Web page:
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November 23, 2009
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December 29, 2009

How To Cure Crohn’s Disease


How to cure Crohn’s disease? I had it for a long time, and now consider myself almost entirely cured, so I thought I’d write some tips here.

Well, I have to say, I don’t know entirely how to cure it – because my own disease is not 100% cured (though it is much better than it was). I am also pretty sure that what worked for me might not necessarily work for everyone else.

What I can say works – and I think works for everyone – is testing. Test different diets, and different healing modalities. See what works for you. The world of alternative medicine is large and full of valid options. Some work better, and some don’t work so well, depending on the person. Just try things out and see.

(Photo credit)

I’ve tried out a lot of things in my time, leading to an almost complete improvement.

At the moment I’m experiencing the first largish reocurrance of Crohn’s disease in the space of 2 years since giving up gluten. I don’t know what that means but I am hoping that it is just an anomaly and that my condition won’t get worse. (Update some months later: it didn’t, it got better).

I will explain some of what worked for me in a short while, as well as some of my failed experiments. I think what worked for me for sure could be a good starting point for others with Crohn’s disease. While everyone is different, I suspect that there must be a large overlap between what works for different people.

Principles Of Treating Crohn’s Disease

But first, some basic principles.

Emotional Healing

I think that Crohn’s disease is especially a disease rooted in emotions. What I’ve heard and seen is that many, if not most, Crohn’s sufferers have gone through some intense emotions and are holding onto a lot.

So I think starting an undertaking of emotional and spiritual healing could help a lot – is perhaps essential. Doing so will also have a lot of benefits in its own right.

I recommend the book “The Power of Now” for anyone who wants to develop themselves emotionally or spiritually.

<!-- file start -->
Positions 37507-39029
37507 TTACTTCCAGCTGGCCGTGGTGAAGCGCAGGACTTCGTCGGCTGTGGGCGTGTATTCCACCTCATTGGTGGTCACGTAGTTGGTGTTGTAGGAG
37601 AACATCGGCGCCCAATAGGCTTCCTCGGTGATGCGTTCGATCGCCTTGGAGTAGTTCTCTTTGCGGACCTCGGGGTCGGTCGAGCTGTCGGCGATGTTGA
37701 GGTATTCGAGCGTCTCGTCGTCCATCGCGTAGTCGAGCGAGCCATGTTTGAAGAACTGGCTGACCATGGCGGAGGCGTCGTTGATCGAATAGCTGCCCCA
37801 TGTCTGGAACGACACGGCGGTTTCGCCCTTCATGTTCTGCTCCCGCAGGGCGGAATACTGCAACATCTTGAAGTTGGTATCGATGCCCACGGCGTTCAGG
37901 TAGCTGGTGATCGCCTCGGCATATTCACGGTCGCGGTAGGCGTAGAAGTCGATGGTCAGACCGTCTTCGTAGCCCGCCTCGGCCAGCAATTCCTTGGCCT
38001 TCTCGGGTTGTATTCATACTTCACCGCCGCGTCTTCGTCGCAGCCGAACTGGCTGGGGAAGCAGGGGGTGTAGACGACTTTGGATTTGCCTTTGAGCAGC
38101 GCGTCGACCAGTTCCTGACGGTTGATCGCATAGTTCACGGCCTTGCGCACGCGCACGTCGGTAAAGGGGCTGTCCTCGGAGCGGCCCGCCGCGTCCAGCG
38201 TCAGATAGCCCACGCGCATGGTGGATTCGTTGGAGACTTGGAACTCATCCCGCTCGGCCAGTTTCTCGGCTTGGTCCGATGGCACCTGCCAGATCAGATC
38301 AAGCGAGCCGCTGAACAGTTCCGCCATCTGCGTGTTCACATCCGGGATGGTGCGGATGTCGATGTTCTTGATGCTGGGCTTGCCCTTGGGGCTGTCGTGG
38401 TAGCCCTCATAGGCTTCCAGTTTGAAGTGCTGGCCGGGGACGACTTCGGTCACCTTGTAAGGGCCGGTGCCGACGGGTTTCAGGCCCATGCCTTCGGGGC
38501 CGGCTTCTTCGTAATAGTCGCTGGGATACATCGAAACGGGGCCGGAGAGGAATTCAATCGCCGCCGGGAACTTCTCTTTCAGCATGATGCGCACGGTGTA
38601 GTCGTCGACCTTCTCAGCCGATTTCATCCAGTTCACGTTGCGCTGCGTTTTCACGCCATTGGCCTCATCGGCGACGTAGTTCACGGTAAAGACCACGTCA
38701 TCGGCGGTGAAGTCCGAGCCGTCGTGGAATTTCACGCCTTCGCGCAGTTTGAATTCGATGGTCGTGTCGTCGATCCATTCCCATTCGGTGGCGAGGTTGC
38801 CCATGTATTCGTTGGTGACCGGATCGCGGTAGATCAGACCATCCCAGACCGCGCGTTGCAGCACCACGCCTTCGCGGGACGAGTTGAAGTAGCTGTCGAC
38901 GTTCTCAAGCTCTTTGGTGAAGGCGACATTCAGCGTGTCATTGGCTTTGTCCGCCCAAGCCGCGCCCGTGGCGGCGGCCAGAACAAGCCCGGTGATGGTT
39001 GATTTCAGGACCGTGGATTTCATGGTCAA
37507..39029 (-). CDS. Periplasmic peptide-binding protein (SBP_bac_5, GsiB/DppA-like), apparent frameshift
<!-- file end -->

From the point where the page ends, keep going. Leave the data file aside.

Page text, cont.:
What I know from my own life is that Crohn’s resurges in times of great stress or emotional difficulty. Learning to cope with stress and learning to manage it so that you experience it moderately rather than in intense bursts could mean a lot. The same for emotions.

My healing from Crohn’s coincided with a general emotional healing. I tried a lot of things at the time so I don’t know what change I can ascribe to what improvement. But I feel pretty sure that emotional healing contributed a lot.


Acidity

Acid/alkaline balance is talked about a lot in some schools of healing. I heard from some that Crohn’s in particular is caused by excess acid in the blood. It definitely seems plausible. (In particular, stressful emotions acidify the blood, so there could be a connection there).

An interesting book to read about this would be “The PH Miracle” by Shelly and Robert Young.

I haven’t focused on PH specifically but I think that the changes I made to my diet would be basically in line with what the book said. In particular, I found that coffee was an absolute no-go for me, and it does turn out that it is one of the most acidifying foods around.

Please note that “acidic” isn’t the same as “acidifying”. Lemon is extremely acidic but has the effect of making the blood more alkaline. In general terms, fruit and vegetables are alkalising, while grains are moderately acidifying and animal foods are very acidifying. So the basic alkalising diet would be a vegan, coffee free diet, with enough grains, nuts & beans for calorie & protein purposes (note: you don’t need as much protein as you might think) and a lot of fruit and vegetables to counter balance that.

Oh, and another diet that is extremely alkalising would be The 80/10/10 Diet by Douglas Graham. It basically takes the principles I’ve outlined all the way, by removing grains entirely and focusing just on fruit and vegetables. It didn’t quite work for me, but I know some people who have cured Crohn’s disease with it.

Finally I should mention that some people have alkalised their body by actually consuming sodium bicarbonate. I haven’t tried (yet?) but it might be worth googling and thinking about. (Neutralise the alkaline with lemon or lime juice before drinking; this will alkalise the body without neutralising your stomach acids).